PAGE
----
It is possible that as many as 10 sitting Labour MPs will stand down late, which will provide a chance for allies of the leader’s office to find seats in a final rush before the general election in May.
Watson, a former government minister and backbench campaigner, said: “It is remarkably early for the leader’s office to take such influence over Labour selections. The effect of this change is to deprive rank-and-file activists and ordinary party members of the right to a full one member, one vote selection as envisaged by John Smith.
“It makes it more likely that selected special advisers and people that have spent their whole lives in politics will be selected at the expense of ordinary party members. The changes means that there is a danger that candidates will be filtered out and not put on the shortlist.”
Some sources concede however that such short-circuiting of the selection process so close to a general election is understandable as the party simply does not have the time to allow a full selection process, which would involve the local constituency party selecting a short list.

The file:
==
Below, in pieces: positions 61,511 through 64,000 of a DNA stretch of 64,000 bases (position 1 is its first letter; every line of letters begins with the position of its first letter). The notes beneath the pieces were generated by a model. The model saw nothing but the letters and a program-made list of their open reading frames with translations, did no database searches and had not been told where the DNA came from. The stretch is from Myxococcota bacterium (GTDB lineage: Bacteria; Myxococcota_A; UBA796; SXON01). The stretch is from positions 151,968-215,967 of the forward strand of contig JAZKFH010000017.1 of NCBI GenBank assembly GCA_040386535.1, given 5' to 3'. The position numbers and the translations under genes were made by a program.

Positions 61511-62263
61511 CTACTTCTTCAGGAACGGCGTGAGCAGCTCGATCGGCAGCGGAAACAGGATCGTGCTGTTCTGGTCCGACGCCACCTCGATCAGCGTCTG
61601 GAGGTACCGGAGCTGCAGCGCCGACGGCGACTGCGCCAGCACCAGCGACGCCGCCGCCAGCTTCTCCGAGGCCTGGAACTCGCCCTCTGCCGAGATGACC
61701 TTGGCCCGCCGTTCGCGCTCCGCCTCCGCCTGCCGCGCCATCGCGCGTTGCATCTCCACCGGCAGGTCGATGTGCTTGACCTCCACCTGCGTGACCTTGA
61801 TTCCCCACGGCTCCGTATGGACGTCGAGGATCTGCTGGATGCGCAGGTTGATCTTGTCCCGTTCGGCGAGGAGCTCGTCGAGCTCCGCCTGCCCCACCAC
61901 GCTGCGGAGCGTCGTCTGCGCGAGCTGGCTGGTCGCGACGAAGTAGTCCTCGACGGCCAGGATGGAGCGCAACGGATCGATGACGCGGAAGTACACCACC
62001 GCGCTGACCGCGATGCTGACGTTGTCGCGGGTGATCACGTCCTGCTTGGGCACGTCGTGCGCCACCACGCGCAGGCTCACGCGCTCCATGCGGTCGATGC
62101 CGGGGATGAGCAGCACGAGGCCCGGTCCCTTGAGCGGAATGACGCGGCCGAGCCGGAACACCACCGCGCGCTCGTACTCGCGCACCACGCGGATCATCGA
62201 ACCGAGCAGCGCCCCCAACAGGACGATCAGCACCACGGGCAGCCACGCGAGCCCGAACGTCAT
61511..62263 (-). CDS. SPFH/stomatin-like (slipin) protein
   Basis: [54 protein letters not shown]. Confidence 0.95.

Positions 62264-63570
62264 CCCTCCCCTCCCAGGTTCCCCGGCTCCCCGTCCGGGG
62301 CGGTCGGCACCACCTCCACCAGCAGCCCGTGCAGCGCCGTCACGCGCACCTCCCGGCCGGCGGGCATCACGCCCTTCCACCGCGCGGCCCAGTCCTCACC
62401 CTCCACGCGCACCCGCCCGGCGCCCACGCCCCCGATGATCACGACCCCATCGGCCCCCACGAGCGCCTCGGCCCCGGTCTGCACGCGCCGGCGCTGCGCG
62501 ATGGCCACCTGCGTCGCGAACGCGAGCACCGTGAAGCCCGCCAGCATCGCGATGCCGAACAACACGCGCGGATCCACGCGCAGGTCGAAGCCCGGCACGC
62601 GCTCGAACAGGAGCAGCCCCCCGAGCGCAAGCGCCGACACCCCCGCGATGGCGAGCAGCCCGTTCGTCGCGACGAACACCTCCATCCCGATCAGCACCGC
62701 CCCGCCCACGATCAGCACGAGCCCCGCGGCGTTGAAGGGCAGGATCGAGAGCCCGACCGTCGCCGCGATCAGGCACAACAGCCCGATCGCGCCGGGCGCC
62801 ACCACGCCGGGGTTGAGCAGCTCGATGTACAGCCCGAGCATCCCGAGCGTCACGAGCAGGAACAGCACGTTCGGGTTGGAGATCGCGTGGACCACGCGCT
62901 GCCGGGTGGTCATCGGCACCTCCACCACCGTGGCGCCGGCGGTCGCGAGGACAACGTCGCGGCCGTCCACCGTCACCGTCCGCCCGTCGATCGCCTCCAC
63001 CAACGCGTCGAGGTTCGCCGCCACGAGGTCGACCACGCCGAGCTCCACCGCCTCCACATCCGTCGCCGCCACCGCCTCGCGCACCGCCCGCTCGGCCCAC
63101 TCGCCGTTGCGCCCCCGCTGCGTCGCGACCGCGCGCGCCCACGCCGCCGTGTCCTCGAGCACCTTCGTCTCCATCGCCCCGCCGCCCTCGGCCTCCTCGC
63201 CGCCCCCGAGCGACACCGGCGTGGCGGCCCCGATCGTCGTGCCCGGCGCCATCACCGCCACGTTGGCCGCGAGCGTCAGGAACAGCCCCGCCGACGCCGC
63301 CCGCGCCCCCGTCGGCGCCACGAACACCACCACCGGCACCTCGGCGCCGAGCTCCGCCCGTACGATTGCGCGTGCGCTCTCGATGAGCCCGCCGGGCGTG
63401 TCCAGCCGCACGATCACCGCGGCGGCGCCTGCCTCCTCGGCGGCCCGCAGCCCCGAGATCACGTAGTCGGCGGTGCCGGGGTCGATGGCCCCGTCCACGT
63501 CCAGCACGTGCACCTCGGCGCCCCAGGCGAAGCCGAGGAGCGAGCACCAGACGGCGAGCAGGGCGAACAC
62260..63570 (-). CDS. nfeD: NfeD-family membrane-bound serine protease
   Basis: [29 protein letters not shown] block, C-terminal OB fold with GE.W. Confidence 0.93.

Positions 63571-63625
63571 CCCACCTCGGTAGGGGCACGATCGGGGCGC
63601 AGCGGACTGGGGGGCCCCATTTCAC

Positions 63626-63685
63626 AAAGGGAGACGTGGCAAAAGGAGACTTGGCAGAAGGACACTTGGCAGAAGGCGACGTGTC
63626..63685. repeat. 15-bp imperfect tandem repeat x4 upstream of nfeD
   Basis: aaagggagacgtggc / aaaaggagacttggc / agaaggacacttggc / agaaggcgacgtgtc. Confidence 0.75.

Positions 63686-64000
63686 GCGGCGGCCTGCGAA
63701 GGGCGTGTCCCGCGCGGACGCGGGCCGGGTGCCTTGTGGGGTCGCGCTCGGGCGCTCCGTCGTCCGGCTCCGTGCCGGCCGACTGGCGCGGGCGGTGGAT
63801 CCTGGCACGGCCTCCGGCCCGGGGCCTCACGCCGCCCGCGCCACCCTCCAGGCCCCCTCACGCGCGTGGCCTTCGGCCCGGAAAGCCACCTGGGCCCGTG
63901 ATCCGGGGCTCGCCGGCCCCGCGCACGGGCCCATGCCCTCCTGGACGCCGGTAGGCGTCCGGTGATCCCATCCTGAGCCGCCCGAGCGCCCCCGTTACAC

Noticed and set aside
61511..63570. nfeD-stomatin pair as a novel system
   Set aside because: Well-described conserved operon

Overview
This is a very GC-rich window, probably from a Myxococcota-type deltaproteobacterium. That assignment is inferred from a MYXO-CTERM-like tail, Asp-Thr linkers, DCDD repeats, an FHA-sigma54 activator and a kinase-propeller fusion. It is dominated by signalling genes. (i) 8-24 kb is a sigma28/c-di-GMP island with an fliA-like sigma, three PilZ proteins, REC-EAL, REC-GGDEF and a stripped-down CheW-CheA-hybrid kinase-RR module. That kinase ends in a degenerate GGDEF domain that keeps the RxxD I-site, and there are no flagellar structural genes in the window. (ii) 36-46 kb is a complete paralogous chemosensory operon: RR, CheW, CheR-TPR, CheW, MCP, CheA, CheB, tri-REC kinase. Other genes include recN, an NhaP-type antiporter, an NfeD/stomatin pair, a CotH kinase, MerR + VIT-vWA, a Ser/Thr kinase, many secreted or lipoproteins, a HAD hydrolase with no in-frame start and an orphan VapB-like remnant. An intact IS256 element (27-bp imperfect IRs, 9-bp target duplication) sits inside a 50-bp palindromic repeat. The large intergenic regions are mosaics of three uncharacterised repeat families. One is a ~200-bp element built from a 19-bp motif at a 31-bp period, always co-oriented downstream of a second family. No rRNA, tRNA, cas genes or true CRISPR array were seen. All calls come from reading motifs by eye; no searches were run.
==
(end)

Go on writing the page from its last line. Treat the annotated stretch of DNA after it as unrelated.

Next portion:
The main reform endorsed by the Labour national executive committee this week is that, from December 11, an NEC selection panel will choose the shortlist to put to a local party.
Critics of the decision argue that with a fixed-term parliament it would have been possible to keep the full selection process open for longer. They say that strong local candidates could be excluded from shortlists as the leader’s office and unions divide up the remaining seats. At least three or four senior party aides are looking for a seat.
Typically some Labour MPs wait until the last minute to stand down, either because they are undecided or because they have come to a deal with the leadership that the seat will effectively be reserved for a party favourite and the MP standing down will be offered a seat in the Lords if they wish to take it.
guardian.co.uk © Guardian News and Media Limited 2010